Gender Recognition

Part of the debate – in the House of Commons am 1:47 pm ar 6 Rhagfyr 2023.

Danfonwch hysbysiad imi am ddadleuon fel hyn

Photo of Anneliese Dodds Anneliese Dodds Party Chair, Labour Party, Chair of Labour Policy Review, Shadow Secretary of State for Women and Equalities 1:47, 6 Rhagfyr 2023

I thank the Minister for Women and Equalities for advance sight of her statement. I welcome the chance to respond to her on these important issues. Such opportunities are vanishingly rare, given that I believe this is the first oral statement she has made on the women and equalities brief this year. Like Santa Claus, it seems she gets to work when Christmas is around the corner.

I started this morning by joining a debate on the Government’s continued failure to ban conversion practices, a promise that was made over half a decade ago. I was sorry not to see the Minister there to explain that failure in person—no conversion practices ban, no commitment to making every strand of hate crime an aggravated offence in order to tackle the staggering rise in violent hate crime targeting LGBT+ people, and no provision to schools of the guidance that has been promised repeatedly but not delivered. She has been unable to deliver in any of those areas, and she even tried in her statement to say that legislation passed over 13 years ago has caused those delays—you couldn’t make it up.

Let us be clear. There are millions of British LGBT+ people in this country. I would love to hear from the right hon. Lady what she is doing for them, after her Government ditched their LGBT action plan, disbanded their LGBT advisory panel and frittered away taxpayers’ money on a cancelled international conference that LGBT+ organisations refused to attend.

Of course it is important that the list of approved countries is kept up to date. That was what Labour provided for when we passed the GRA back in 2004. The list was last amended in 2011, when two countries were removed from it and nine added. At that time, the Government said that they expected that it would be necessary to update the list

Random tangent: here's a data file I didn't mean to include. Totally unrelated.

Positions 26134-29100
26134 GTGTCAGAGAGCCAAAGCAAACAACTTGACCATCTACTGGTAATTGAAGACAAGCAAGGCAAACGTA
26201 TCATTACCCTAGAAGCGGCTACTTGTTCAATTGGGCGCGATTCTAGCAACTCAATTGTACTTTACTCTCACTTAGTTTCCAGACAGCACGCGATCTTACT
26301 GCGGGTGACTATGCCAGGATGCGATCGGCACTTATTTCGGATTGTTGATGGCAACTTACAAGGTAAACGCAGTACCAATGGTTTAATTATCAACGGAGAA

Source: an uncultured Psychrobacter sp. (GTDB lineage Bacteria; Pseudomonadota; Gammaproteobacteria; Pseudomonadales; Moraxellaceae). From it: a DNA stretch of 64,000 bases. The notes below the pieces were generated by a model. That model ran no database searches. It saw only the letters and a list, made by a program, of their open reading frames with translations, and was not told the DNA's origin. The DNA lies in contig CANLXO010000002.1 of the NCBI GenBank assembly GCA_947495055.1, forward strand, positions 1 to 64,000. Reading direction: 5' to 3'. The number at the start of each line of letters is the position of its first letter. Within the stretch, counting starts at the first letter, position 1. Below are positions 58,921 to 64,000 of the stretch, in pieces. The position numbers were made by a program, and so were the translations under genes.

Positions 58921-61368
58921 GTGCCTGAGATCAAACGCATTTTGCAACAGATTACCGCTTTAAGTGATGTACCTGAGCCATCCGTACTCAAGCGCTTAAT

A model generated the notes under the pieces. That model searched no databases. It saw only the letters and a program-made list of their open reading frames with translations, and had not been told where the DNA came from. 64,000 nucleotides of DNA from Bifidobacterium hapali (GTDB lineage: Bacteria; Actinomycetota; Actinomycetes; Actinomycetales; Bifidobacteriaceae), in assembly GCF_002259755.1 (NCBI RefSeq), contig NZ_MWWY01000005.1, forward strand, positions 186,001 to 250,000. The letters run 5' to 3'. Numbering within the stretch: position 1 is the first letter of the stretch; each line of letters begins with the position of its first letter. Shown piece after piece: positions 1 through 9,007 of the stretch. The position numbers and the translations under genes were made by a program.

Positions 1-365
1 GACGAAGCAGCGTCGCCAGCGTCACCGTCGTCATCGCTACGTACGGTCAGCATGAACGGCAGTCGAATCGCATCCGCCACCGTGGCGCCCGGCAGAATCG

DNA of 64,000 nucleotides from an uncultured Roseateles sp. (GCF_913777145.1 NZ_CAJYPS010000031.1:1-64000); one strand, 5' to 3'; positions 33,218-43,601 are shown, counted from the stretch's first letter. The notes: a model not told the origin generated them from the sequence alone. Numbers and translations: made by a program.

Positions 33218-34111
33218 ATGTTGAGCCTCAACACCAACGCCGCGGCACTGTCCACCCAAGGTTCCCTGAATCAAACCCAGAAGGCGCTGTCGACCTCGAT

“within the next five years.”

Here we are 12 years later and the Minister has just got around to it. That is the kind of timescale our country has grown used to when it comes to Conservative delivery. Indeed, even she herself said that it is long overdue.

The right hon. Lady outlined several changes, and it is important that we understand fully why the decisions have been made. Why is there so little information on why they have been taken? As just one example, as I understand it, Germany approved self-ID this summer, but it is still on the list. Is that because its changes apply to birth certificates rather than to GRCs—it does not have such a certificate—or is it because of the timing of its reforms? There is no clarity and no information. We are talking about likely very small numbers of people, but for those individuals it is important to get this right. It is extremely difficult to determine the Department’s approach on the basis of an extremely thin explanation.

Many people living in this country who hold GRCs from the overseas route will be worried about what this means for them. Will the Minister be clear—do the changes impact their rights in any way? What about those with applications that are still outstanding?

As a result of the changes, many countries that are close allies of the UK have been removed from the list. Will the Minister explain whether she has had bilateral discussions with each of them over the implications of this move? She referred to thorough checks, but not to any bilateral engagement; does that mean that none took place? If so, why was there no such engagement on an issue on which I suspect we as the UK would expect to be consulted were the shoe on the other foot?

On that note, what assessment has the Minister made of the impact of the changes on the mutual recognition of UK GRCs in other countries? Did she consult her newly appointed colleague in the other place, the Foreign Secretary, about the diplomatic impact of the changes? If so, does he agree with them? I note that, for example, China is now on the approved list, but our four closest Five Eyes allies are not.

The Minister mentioned that there was consultation with the Scottish and Northern Irish authorities, but she did not say what the upshot of that was. She also did not indicate what the impact of the change is on our arrangements with Ireland. Will she please clarify that?

Finally, changes to the rights of foreign nationals in this country may lead to wider concerns about the mutual recognition of marriage rights, and other rights such as adoption. Will the Minister clarify whether the Government have any plans in those policy areas?

Let me be clear: Labour wants to modernise the Gender Recognition Act while making sure that that does not override the single-sex exemptions in the Equality Act. We recognise that sex and gender are different, as the Equality Act does, but I am afraid the Minister’s statement only underlines how chaotic her Government’s approach has become, with the Conservatives apparently completely divided on these issues and focused on rhetoric rather than delivery. LGBT+ people deserve better.